Michelangelo Biography: The Guest of Lorenzo de' Medici
Stories about Michelangelo's life as Ghirlandaio's apprentice are trying to explain how he became a sculptor: Lorenzo de' Medici, the Magnificent, had adorned his garden with antique statues and had placed a pupil and follower of Donatello, the great sculptor, over these collections, virtually to instruct any young men who might wish to use them. Ghirlandaio was asked to select from his pupils the most promising. From among them Michelangelo was chosen and learned the practice of stone-cutting as a workman, acquiring as a boy that practical skill which he developed further through a long life so that the mark of his laborious effort became famous.
An anecdote is told that serves as a beginning of his relations with the Medici which were to influence all his life. He had used a piece of refuse marble to carve a grinning mask, upon which he was at work when Lorenzo passed by. The Magnificent was astonished at the quality of the work with regard to the age of the boy, so that joking with him as with a child he said: "Oh! thou hast made that faun an old one, and yet thou has left him all his teeth. Dost thou not know that with old people of such an age there is always wanting some?" So that as soon as Lorenzo de' Medici had left, Michelangelo struck out a tooth from the upper jaw, showing as if it had dropped from the gum, and waited anxiously for the Lorenzo on the following day. The latter having come and seeing the keenness and simplicity of the boy, made up his mind to favor such a talent and to take him into his service, and learning whose son he was, said: "Go tell thy father that I should like to have a talk with him."
With great disgust at Michelangelo's artistic friends and with great objection to his son becoming a stone-cutter, the father dared not refuse the services of his son to the great ruler of Florence, but replied that not only Michelangelo, but all the family were at the pleasure of the Magnificent. Lorenzo insisted upon doing him some favor in exchange. The father modestly asked for a place in the Customs, saying in the old democratic way of Florence: "Lorenzo, I am fit for nothing but reading and writing, I have never practiced art nor trade, I have lived on property that has come from my ancestors, and it has been my care to preserve these estates and to increase them as I have been able to do by my industry." Lorenzo laid his hand upon his shoulder, saying with a smile: "Thou wilt always be poor. If thou desirest a place I can arrange it for thee until a better become vacant."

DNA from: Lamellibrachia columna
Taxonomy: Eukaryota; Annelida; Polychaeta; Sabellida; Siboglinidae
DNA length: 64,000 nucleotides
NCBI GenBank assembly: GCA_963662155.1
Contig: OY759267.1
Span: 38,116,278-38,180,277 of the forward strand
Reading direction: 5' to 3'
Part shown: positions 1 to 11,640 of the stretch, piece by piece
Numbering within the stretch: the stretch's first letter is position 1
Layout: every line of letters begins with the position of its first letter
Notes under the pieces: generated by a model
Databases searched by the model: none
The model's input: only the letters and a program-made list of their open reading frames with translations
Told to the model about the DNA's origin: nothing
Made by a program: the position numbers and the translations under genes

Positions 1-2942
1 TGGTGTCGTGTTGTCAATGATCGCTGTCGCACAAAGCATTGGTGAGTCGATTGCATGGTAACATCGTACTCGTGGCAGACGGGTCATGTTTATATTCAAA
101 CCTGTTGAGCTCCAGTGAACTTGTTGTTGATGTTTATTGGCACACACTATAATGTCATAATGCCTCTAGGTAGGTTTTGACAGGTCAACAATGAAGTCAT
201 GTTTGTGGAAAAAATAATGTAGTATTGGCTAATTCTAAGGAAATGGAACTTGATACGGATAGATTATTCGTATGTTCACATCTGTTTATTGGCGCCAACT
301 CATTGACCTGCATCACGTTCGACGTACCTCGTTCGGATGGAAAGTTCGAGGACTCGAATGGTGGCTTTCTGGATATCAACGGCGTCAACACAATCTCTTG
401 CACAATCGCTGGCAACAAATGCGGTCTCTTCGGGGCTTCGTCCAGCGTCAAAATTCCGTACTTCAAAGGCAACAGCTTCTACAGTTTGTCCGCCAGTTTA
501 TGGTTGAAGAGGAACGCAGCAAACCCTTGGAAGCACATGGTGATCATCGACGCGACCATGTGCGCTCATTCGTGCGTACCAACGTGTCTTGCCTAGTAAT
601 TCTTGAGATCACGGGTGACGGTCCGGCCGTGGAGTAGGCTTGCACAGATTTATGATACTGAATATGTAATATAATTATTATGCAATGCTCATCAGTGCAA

For three years, from his 15th to his 18th, Michelangelo lived under the roof and in the company of Lorenzo the Magnificent, a man whose name remains representative of culture and patronage of art, associated with the other great name of Pericles in Athens.
Michelangelo's position was that of a guest. He had a room in the palace and was treated as one of the Sons of the house. With these sons he continued an acquaintance through the greater part of his life. One was to be the famous Pope Leo X., another Pope Clement VII. In the household were men of the noblest birth and highest rank, assembled around the daily board. It was the custom for guests to take their places next to the master in the order of their arrival. Those who were present at the beginning of the meal sat, each according to his degree, next to Lorenzo de' Medici, not moving afterward for any one who might appear. So it happened that Michelangelo found himself frequently seated above Lorenzo's children and other persons of great consequence with whom that house was constantly filled. All these great people paid him attention and encouraged him in the art which he had chosen. Chief of all was Lorenzo the Magnificent himself, "who often sent for him during the day in order to show him jewels, cornelians, medals, and badges of great variety."
The business of Michelangelo in the house of Lorenzo de' Medici was to make himself a great sculptor, and thus confer glory upon the illustrious City of Florence which the Medicean house presided.
Most of what Michelangelo produced during that period belonged to himself. These beautiful years of study and encouragement were to remain the few years of peace in Michelangelo's long life.
More on Michelangelo's life:Michelangelo: Biography
Michelangelo in Rome and Florence
Michelangelo's return to Rome